Here is some advice from HockeyGiant.com on how to buy Ice Hockey Skates
Ice hockey skates are the defining piece of hockey equipment that makes our sport unique. Figuring out which ice hockey skates will provide the best fit for you is the most crucial decision you will make when buying hockey gear. They say that a good skater can skate on anything, but it would be a huge mistake to underestimate the importance of taking time to choose the skates that will enhance each hockey player's specific style and needs based on their experience level and foot shape.
Hockey Skate Construction
Before you start looking at all of the different hockey skates that are available, it is important to understand the basics about how a hockey skate is built. There are three distinct but equally important parts of a hockey skate; the boot, the holder (plastic) and the runner (steel). Every manufacturer uses this same 3-piece construction model (2-piece, if you count the holder/runner as one) but there are many variations on each part of the skates that help distinguish one skate maker from the next.
Holders and Runners
Bauer uses TUUK holders and runners, Graf uses Cobra holders and runners, and CCM uses SpeedBlade Holders with HyperGlide runners. They accomplish the same key goal, which is to mobilize the skater, despite the small visual differences in design. Most introductory level skates use a one-piece holder/runner. The one piece holder/runner is appropriate for introductory level skates, but the two-piece design is better suited for competitive skaters. Typically, runners and holders only break when a high velocity shot is taken directly at the holder/runner. This is why intermediate and elite level skates use the two-piece design; the two-piece design allows you to replace the runner if it is broken.
If you break a runner with the one-piece system, then you have no choice but to replace both the holder and runner. If you do happen to break a runner or holder on a lower-priced pair of hockey skates, it's often more cost-effective to simply take the opportunity buy a new pair of skates altogether, especially if you've gotten a fair amount of use out of them prior to the holder/runner breaking. The cost of purchasing the new holder or runner along with the cost of mounting the new holder will likely end up costing you about $40-50, which isn't much less than another brand new pair of introductory level skates.
Hockey Skate Boots
Hockey skate boots have evolved into a rather complex piece of equipment when you consider the amount of technology that goes into building them. Manufacturers are constantly looking for innovative ways to create the lightest, most supportive and responsive skates. High quality boots are now made with materials like texalium glass, carbon composite, thermo-formable foam and anti-microbial hydrophobic lining. The quality of a boot can be measured by taking into account the weight, durability, comfort and protection offered. Elite level skates employ a few key features that will be discussed in more detail later. Here's a simple breakdown of the boot components:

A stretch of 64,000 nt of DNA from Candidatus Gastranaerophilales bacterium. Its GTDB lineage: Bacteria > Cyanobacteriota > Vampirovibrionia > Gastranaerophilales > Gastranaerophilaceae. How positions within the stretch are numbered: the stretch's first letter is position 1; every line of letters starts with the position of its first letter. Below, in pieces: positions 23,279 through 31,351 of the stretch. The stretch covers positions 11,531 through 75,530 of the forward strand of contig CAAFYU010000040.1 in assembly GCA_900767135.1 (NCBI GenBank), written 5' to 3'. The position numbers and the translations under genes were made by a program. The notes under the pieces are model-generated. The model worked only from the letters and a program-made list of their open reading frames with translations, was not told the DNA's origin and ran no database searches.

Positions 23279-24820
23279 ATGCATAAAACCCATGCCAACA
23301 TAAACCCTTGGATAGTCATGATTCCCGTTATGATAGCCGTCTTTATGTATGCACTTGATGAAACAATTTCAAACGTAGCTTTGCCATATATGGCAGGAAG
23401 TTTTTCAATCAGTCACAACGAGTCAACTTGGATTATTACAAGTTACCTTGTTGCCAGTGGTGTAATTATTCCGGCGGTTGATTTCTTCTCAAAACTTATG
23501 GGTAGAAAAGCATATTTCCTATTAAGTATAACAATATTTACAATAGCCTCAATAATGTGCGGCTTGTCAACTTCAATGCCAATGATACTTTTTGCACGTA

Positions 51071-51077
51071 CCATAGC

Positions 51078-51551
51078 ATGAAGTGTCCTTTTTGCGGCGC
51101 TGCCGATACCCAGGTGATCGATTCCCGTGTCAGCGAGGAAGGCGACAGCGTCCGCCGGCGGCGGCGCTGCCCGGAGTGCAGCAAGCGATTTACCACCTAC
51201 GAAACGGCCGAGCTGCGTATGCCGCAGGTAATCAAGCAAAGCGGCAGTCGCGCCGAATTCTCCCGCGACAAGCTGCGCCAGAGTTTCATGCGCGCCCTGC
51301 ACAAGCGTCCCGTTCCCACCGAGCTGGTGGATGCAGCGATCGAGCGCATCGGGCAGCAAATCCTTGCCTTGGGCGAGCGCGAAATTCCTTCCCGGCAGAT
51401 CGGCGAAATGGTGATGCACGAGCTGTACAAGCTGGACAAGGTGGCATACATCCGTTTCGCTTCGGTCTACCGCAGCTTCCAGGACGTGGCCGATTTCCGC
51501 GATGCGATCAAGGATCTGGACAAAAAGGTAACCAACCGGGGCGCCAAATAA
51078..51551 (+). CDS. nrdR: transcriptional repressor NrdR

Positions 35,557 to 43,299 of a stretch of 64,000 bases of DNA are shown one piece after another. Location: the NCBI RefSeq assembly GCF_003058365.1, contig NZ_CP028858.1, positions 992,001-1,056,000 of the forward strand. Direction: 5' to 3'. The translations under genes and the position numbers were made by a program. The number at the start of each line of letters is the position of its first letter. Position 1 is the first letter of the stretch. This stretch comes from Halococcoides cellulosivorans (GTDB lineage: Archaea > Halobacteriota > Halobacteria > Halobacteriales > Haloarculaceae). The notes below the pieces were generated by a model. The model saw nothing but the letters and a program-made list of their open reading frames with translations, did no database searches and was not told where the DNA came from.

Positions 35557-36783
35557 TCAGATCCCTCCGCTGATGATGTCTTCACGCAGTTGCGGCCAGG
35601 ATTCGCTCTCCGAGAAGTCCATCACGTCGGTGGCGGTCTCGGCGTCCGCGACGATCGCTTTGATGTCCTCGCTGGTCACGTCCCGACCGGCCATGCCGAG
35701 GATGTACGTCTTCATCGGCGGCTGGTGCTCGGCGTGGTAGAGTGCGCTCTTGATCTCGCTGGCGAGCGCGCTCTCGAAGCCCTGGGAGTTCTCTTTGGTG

- Quarter package - the boot shell, which holds the padding and support inserts. The quarter package is stitched with precision to target specific areas for optimal flexibility and support in the boot
- Ankle padding - foam inserted into the quarter package for comfort and support
- Heel support - anatomically shaped "pocket" built into the quarter package which helps secure the foot inside the skate boot
- Tongue - protective coverage for the top of the foot and front of the ankle
- Outsole - rigid underside of the skate boot to which the holder/runner is mounted
- Footbed - removable, padded insert in the bottom of the skate boot upon which the foot rests
- Liner - surface material inside the boot which contains the padding and provides a secure, comfortable fit
Over time, every skater develops his own set of preferences as he becomes more familiar with the options and features that are offered with each skate model.
Identifying your foot type
When choosing ice hockey skates, the first thing a hockey player needs to identify is his foot shape. There are many companies that make ice hockey skates, such as Bauer, CCM, Reebok and Easton. Skates are generally assembled by similar processes, but there are some distinctions to be made regarding the overall fit and designs that make each skate manufacturer and model unique. For example, certain manufacturers make their hockey skate boots deep and wide, while others make their skates shallow and narrow. If you're thinking about buying a new pair of hockey skates, do your best to find a friend who has the model you're looking for so you can try them on or at least ask him about how the skates have performed. Everyone has a unique foot shape, and every manufacturer has uniquely shaped skate boots; so make sure you consider all of your options before deciding on a specific brand or model. What works well for someone else may not be the best fit for you.
Here's a quick breakdown of the general fit provided by some of the popular skate lines available today:SupremeRibCorTacks
|Slightly Shallow||Snug||Slightly Narrow|